The Bank of England’s (BoE’s) UK Money Markets Code sub-committee published its minutes from an October meeting.
It was noted that there had been an increase in settlement efficiencies (97%) in the period between May and early September. Over the last two weeks of September and early October, there had been a significant increase in gilt repo volumes and the increase in the level of fails was commensurate with the increased volumes.
Since the date of the last meeting Euroclear have made some changes to support the market and these include a permanent extension to the CREST diary, extending the DVP settlement window. Furthermore, auto splitting is to go live on 21 November 2022. There have been no further issues with the CREST system.
Regarding securities lending fails, results from an informal monthly survey (covering the period 2019 to the present) of some of the big institutions with regards to ‘fails’ for securities lending transactions were highlighted. This indicated a high level of settlement rates for open leg trades, settlement rates of between 95% and 97%. On the other hand, the settlement rates for closing leg trades are quite poor, generally in the 85% range for both equities and fixed income.
The introduction of the Central Securities Depositories Regulation (CSDR) has led to an improvement, to 90%, in settlement rates for return leg trades in equities. Settlement rates for fixed income, on the other hand, have been falling steadily this year and are currently at 79% (based on aggregated figures for government and corporate bonds).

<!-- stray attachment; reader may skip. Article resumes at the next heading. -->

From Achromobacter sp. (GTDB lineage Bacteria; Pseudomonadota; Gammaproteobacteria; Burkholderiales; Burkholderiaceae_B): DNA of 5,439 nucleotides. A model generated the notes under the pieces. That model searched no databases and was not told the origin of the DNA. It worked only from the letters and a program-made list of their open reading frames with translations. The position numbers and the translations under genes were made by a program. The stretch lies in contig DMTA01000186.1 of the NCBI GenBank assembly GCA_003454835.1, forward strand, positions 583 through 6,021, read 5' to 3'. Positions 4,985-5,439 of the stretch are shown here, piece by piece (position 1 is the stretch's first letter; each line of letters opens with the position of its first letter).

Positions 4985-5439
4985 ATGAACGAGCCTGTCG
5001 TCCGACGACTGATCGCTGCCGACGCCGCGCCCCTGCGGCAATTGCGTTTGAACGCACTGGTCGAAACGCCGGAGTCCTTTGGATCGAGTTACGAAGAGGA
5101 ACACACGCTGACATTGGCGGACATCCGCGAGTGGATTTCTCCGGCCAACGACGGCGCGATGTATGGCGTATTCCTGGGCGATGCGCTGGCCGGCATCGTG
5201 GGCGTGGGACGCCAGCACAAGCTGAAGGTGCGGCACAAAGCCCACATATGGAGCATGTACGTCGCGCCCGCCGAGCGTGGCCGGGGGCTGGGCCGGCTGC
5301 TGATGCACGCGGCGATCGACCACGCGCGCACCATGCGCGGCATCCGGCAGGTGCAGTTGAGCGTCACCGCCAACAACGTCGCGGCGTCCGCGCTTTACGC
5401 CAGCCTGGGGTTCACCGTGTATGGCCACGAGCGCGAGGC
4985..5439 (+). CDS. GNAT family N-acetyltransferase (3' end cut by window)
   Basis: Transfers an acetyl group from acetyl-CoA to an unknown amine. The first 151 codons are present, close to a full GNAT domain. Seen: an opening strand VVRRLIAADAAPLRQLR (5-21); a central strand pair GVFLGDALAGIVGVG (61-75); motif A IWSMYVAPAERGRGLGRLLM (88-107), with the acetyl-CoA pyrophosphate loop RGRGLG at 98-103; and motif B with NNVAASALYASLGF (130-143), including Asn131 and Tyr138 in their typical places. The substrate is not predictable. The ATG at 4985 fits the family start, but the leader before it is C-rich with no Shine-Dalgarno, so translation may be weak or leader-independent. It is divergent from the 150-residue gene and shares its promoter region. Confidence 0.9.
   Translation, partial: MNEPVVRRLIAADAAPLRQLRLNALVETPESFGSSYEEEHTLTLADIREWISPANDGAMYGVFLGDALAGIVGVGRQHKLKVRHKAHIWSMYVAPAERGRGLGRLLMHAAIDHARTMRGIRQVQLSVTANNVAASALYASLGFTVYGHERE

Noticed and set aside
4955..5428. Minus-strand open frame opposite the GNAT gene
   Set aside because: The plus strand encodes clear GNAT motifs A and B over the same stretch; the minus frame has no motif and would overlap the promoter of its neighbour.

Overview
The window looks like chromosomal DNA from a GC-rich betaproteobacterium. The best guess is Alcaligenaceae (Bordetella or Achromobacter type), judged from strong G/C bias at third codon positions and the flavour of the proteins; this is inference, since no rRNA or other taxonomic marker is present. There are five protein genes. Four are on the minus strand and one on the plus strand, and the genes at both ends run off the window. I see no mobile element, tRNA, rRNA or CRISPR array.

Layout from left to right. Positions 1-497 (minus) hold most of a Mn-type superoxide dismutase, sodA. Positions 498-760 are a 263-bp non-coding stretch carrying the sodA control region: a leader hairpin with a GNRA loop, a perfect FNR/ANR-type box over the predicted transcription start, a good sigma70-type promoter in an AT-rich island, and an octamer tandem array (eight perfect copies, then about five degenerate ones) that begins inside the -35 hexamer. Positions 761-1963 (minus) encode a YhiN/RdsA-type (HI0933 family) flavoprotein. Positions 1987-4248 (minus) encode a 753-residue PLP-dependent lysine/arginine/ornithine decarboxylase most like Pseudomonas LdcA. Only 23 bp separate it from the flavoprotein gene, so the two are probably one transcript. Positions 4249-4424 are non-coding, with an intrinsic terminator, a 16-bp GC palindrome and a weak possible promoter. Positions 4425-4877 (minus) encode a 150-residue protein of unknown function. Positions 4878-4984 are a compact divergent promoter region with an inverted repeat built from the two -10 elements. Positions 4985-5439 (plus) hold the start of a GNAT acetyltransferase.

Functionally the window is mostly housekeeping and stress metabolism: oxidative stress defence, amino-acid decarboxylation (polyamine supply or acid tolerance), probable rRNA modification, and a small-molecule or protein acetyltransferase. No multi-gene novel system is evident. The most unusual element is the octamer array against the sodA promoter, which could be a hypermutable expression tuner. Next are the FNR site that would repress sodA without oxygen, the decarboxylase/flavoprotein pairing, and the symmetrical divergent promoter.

The biggest reason for return leg fails is due to brokers not having the stock available to return (in equities space) and in fixed income due to illiquidity in the corporate bonds market. Data obtained from the European Central Bank website showed settlement rates for TARGET2- Securities (T2S) over the period January to June 2022, both in value and volume, of around 93%-95%. The BoE committee agreed to monitor settlement rates and also noted that it is open to setting up a small working group to investigate the issue further. It was generally agreed that such poor settlement discipline was not acceptable.
Other topics covered were: diversity and inclusion initiatives, highlighting the work of the International Securities Lending Association (ISLA); impact of the return to office; and agreeing text of the “Statement of Commitment” letter to remind signatories of the Money Market Code of obligations.